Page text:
dev-null dev-null - 1 month ago 5x
C++ Question

Return by value does not create a new object

I wanted try out what I read about returning by value in C++ (that it's the same as with passing by value in that new object is create) I have code like this:

#include <iostream>

using namespace std;

class Kar{

int n;
static int no;

n = ++Kar::no;
cout << "Creating Kar " << n << endl;

Kar(Kar &k){
n = ++Kar::no;
cout << "Copying Kar " <<k.n<< " to new Kar " << n << endl;

cout << "Destroying Kar "<< n << endl;

Kar& operator= (const Kar &k);

Kar& Kar::operator= (const Kar &k){

cout << "Assigning Kar "<< k.n <<" to Kar "<< this->n << endl;
return *this;

int Kar::no;

Kar foo(){
cout << "Starting foo()" << endl;
Kar k;
cout << "Finishing foo()" << endl;
return k;

int main(int argc, char **argv) {
cout << "Starting!" << endl;

Kar k;
// Kar k2 = foo();

cout << "Finishing!" << endl;
return 0;

Terminal output is this:

Creating Kar 1
Starting foo()
Creating Kar 2
Finishing foo()
Assigning Kar 2 to Kar 1
Destroying Kar 2
Destroying Kar 1

  1. I would expect the behavior in
    to be: a. create Kar 2 b. copy it to Kar 3 and return it (subsequently assigning Kar 3 to Kar 1). Why not?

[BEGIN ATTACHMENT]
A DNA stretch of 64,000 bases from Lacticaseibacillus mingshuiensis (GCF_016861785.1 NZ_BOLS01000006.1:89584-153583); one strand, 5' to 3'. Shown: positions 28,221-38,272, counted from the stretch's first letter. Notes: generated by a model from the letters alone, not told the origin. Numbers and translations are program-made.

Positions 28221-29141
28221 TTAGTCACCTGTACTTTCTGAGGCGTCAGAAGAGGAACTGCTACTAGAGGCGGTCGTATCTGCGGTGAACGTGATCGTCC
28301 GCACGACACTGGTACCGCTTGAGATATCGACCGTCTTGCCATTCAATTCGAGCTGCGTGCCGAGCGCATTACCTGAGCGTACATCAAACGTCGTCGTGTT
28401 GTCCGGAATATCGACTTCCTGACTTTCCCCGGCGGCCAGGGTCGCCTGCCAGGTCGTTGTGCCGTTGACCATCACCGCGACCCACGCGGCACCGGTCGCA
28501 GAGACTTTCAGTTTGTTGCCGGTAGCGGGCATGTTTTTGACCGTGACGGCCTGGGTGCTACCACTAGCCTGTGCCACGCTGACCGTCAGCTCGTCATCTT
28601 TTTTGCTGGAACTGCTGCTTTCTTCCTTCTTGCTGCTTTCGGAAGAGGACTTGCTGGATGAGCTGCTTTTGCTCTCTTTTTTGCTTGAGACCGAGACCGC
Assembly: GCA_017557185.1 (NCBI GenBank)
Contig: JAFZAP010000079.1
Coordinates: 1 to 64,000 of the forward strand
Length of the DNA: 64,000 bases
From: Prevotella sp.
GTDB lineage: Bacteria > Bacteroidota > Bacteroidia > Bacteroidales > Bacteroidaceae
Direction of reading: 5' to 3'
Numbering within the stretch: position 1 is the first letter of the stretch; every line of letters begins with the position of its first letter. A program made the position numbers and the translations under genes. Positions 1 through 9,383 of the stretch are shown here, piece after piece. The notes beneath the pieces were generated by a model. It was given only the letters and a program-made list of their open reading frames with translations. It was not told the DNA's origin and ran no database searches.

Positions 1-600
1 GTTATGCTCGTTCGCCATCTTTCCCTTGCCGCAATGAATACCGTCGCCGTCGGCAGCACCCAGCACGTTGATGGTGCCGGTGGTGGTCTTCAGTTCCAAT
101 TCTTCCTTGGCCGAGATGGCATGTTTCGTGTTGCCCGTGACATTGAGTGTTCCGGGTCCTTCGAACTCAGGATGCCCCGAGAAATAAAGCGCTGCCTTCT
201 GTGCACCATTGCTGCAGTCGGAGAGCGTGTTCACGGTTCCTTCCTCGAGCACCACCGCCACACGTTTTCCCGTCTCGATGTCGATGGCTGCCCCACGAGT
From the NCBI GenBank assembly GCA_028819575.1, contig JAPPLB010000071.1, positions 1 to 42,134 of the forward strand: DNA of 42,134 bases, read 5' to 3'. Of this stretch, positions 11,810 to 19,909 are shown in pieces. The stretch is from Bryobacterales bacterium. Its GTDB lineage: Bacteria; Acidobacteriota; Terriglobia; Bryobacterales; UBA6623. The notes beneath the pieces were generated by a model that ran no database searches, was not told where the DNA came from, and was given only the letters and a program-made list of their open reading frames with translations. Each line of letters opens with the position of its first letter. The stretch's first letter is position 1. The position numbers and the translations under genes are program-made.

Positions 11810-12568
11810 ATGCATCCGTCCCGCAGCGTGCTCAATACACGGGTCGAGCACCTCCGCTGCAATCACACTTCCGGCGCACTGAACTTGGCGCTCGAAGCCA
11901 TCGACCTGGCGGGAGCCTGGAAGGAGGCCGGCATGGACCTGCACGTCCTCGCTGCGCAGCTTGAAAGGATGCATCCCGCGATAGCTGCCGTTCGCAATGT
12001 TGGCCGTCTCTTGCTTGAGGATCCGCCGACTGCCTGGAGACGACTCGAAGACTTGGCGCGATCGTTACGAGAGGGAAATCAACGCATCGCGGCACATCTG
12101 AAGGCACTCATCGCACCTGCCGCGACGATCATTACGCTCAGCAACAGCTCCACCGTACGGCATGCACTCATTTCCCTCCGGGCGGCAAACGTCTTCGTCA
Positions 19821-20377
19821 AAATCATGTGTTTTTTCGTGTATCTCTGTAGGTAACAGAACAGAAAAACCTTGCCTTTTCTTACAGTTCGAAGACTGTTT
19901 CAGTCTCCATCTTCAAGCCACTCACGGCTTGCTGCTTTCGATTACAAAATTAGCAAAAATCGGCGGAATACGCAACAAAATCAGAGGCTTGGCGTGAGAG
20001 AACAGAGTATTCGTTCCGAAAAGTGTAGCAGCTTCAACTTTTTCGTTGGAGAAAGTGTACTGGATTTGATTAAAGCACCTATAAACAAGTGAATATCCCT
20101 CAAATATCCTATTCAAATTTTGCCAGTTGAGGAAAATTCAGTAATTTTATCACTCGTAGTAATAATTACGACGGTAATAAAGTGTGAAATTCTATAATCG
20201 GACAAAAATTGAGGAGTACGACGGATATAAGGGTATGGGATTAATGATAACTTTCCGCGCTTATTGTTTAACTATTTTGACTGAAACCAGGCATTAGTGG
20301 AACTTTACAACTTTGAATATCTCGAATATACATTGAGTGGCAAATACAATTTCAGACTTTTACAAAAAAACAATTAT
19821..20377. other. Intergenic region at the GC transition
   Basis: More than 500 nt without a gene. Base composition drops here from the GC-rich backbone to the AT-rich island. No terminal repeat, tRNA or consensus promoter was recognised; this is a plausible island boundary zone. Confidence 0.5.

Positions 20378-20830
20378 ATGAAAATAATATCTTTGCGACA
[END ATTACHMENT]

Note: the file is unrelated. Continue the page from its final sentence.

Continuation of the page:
2. If I uncomment
    Kar k2 = foo();
    I get compiler message:

    error: no matching function for call to Kar::Kar(Kar)

End of course I cannot add constructor
Kar(Kar k){ }
because that's invalid. What does this mean? Why is not constructor
Kar(Kar &k)
used for this case?


The behavior you are seeing is called the return value optimization. So instead of the compiler creating a temp object for the return value, it will eliminate that, and use the object already created after the return statement.

Regarding your second question, you are getting a compiler error because you can't bind non const temporaries (r-values) to l-value references (BTW MSVC accepts this but it's a non standard behavior). Try changing your copy constructor to this:

Kar(const Kar& kar);